Enquiring Minds in action

In this section we talk about what Enquiring Minds should look like ‘in action’. In it, we talk about how the ideas discussed so far may be translated into practical changes in classroom relationships, teaching approaches and use of resources. We also present the ‘enquiry cycle’ which can be used to structure these changes in practice.

Teaching Enquiring Minds

Enquiring Minds teaching is demanding teaching, going beyond the notion of ‘restricted’ professionalism (“my job is to teach my subject as well as I can”) to an expanded notion of professionalism (“my job is to contribute to a broader concept of the ‘public good’ and to understand the social and political context of my work as a teacher”)1.

Enquiring Minds is based on the idea of education for empowerment2. What we mean by this is that through Enquiring Minds students are able to understand the forces that shape their lives. Empowerment requires knowledge. So teachers who empower students ensure that they have access to knowledge: functional, cultural and, most importantly, critical knowledge. Quite simply, if knowledge is passed on without an examination of how it was constructed, by whom and for what purposes, then students are disempowered. Enquiring Minds classrooms are characterised by a restlessness that results from wanting to know more, and then seeking to take that knowledge apart to see what assumptions it holds about the world and what students can contribute to changing/developing/building on this knowledge. Empowering teaching demands that teachers take seriously students’ lives and cultures. If the real experiences of students do not form the basis of study, then enquiry is not student-led.

The ‘good’ Enquiring Minds teacher therefore has the following characteristics:

Exposure to this type of teaching can have a profound effect on students’ cognition, because it challenges them to develop their enquiry skills to make sense of a complex world. Teachers who possess these characteristics are not prepared to allow theories, ideas and knowledge to go unchallenged.

The process of reaching new understandings of the world is one of co-construction: teachers and students together create knowledge that is personally and socially meaningful. This suggests that the relationships between students and teachers must be predicated on ideas of sharing, trust and reciprocity; in short, the values of democratic classrooms. At each point in their enquiries, students are involved in decisions about how to proceed4.

All this means that Enquiring Minds is a challenging approach to teaching and learning, not least because it appears to go against some of the most deeply held beliefs about teaching and learning in our current system. For instance, it questions the ideas that students bring little to the educational encounter and that the role of the teacher is to pass on either (a) the commonly accepted stock of knowledge valued by society or (b) the skills young people need to take their place in the economic system. Although these are important goals, they need to be part of an education that serves to develop students’ capacity for democratic deliberation, critical judgement and rational understanding. Underpinning the Enquiring Minds approach is a belief that the challenge teachers face is in connecting with aspects of students’ interests and experience, encouraging them to examine those things and better understand the forces that shape their world.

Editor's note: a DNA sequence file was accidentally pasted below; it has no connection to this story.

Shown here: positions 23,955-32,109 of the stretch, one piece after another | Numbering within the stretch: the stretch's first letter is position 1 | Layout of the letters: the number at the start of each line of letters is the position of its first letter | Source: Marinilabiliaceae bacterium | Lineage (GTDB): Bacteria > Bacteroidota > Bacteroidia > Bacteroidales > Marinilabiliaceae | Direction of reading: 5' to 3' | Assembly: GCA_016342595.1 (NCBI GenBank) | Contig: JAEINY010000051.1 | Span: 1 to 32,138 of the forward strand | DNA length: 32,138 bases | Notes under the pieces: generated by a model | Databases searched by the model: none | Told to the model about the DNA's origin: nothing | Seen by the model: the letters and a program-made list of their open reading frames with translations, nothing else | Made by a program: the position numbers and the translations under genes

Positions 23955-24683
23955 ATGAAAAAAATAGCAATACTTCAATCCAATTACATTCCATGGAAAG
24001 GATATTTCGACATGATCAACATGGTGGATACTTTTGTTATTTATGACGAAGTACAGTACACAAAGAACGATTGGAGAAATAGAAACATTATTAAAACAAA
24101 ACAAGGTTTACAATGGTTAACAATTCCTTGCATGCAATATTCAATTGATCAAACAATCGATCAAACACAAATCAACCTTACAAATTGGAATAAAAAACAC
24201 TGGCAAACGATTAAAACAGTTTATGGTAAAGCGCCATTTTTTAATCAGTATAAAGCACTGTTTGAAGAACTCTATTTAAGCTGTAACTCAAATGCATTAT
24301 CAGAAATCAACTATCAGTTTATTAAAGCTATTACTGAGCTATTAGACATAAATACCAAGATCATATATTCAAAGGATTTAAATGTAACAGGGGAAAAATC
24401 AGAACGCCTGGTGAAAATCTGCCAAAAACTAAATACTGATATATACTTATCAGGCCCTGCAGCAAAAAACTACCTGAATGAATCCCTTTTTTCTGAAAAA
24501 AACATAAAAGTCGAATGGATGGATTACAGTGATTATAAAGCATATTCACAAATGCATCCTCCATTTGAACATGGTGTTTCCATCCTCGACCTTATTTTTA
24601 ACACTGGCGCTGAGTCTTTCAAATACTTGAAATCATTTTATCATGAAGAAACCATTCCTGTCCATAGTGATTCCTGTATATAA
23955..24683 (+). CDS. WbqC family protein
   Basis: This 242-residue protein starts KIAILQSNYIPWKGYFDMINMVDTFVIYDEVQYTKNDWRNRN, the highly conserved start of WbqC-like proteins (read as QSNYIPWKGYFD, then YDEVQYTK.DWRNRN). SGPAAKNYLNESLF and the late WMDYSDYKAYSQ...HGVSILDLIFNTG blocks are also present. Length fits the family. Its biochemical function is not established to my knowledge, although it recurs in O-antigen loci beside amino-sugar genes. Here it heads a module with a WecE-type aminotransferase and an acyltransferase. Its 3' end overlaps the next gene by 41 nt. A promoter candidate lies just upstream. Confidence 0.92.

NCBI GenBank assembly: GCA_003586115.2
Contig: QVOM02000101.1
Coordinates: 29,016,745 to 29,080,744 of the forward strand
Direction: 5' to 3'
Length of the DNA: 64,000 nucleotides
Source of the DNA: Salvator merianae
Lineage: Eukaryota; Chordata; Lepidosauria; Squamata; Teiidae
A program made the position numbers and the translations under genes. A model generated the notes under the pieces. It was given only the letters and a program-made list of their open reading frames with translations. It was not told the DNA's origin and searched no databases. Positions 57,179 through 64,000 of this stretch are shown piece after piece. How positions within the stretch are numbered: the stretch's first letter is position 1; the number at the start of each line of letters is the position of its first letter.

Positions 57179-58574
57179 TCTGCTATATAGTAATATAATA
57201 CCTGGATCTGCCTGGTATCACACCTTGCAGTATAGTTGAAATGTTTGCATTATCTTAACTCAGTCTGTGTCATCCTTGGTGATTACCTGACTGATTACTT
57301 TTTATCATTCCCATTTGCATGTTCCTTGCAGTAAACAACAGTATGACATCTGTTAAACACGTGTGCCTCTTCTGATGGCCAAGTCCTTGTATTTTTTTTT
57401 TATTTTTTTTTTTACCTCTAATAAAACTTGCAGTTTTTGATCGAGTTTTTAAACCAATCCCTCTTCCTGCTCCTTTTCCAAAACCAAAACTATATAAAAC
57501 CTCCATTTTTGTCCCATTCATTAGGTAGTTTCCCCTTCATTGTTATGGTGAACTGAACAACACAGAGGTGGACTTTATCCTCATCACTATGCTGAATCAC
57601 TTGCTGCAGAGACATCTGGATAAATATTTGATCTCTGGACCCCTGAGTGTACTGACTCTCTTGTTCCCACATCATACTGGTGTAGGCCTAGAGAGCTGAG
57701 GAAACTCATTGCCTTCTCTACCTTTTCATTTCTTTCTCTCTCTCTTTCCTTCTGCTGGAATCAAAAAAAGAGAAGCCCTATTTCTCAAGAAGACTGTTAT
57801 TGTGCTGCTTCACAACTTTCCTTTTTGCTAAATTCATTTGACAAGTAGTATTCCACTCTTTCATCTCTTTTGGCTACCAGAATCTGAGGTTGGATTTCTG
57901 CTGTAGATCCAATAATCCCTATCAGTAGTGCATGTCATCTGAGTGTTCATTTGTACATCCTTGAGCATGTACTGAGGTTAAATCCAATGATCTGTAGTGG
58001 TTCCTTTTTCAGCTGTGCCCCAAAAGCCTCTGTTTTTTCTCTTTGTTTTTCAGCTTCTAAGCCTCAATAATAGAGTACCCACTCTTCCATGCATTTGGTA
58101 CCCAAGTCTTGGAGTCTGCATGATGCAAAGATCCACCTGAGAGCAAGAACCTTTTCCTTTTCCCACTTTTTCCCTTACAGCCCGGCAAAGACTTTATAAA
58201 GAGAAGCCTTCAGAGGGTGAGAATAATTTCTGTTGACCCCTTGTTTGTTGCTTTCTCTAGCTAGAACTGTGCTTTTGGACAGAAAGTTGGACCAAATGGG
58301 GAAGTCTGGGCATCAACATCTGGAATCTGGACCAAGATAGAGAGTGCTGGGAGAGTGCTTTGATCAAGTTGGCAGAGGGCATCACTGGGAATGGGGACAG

What we are describing is the change from what some people have called ‘transmission’ pedagogy to a ‘co-constructive’ pedagogy (or what we call here an ‘enquiry’ pedagogy). Transmission pedagogy has a number of features:

The features of enquiry pedagogy include:

The shift to enquiry pedagogy does not represent a clean break from existing principles of effective teaching. Enquiring Minds instead builds on existing good practice. It relies on good interpersonal relationships and mutual respect between teachers and students. This involves being honest, challenging ideas and (where necessary) confronting patterns of behaviour.

It is important to clarify the difference between Enquiring Minds and other social constructivist approaches to learning. The fundamental difference is that in Enquiring Minds students choose the content and the focus for enquiry and teachers adapt and respond to this. This places knowledge at the centre of the teacher-student relationship and demands that the teacher’s role is to advance students’ knowledge and understanding. The central tenet of Enquiring Minds is that the development of the curriculum starts with students’ interests, ideas and experiences. This requires strategies to make visible students’ interests, ideas and experiences as a valid subject for enquiry and to recognise the potential value in them. Some of us do not find this easy in the face of children’s cultures that seem dominated by commercialism and celebrity. However, enquiry pedagogy is committed to engaging with and working with students’ interests, whatever they may be.

A common misconception about enquiry might be that it involves the teacher setting students off and letting them get on with things. Nothing could be further from the truth. In fact, successful enquiry requires high level skills on the part of the teacher. It is important to state that Enquiring Minds is not about personal preferences that simply reflect children’s immediate worlds, nor is it a progressive child-centred pedagogy that places the greatest emphasis on the individual and what they are able to do for themselves. The teacher’s role in an Enquiring Minds classroom is crucial, starting with where students are at and then helping them to explain, expand and explore further from that starting point. It might be useful to think of this in terms of a 'critical pedagogy' which enables teachers and students to work together to illuminate or decode aspects of their experiences.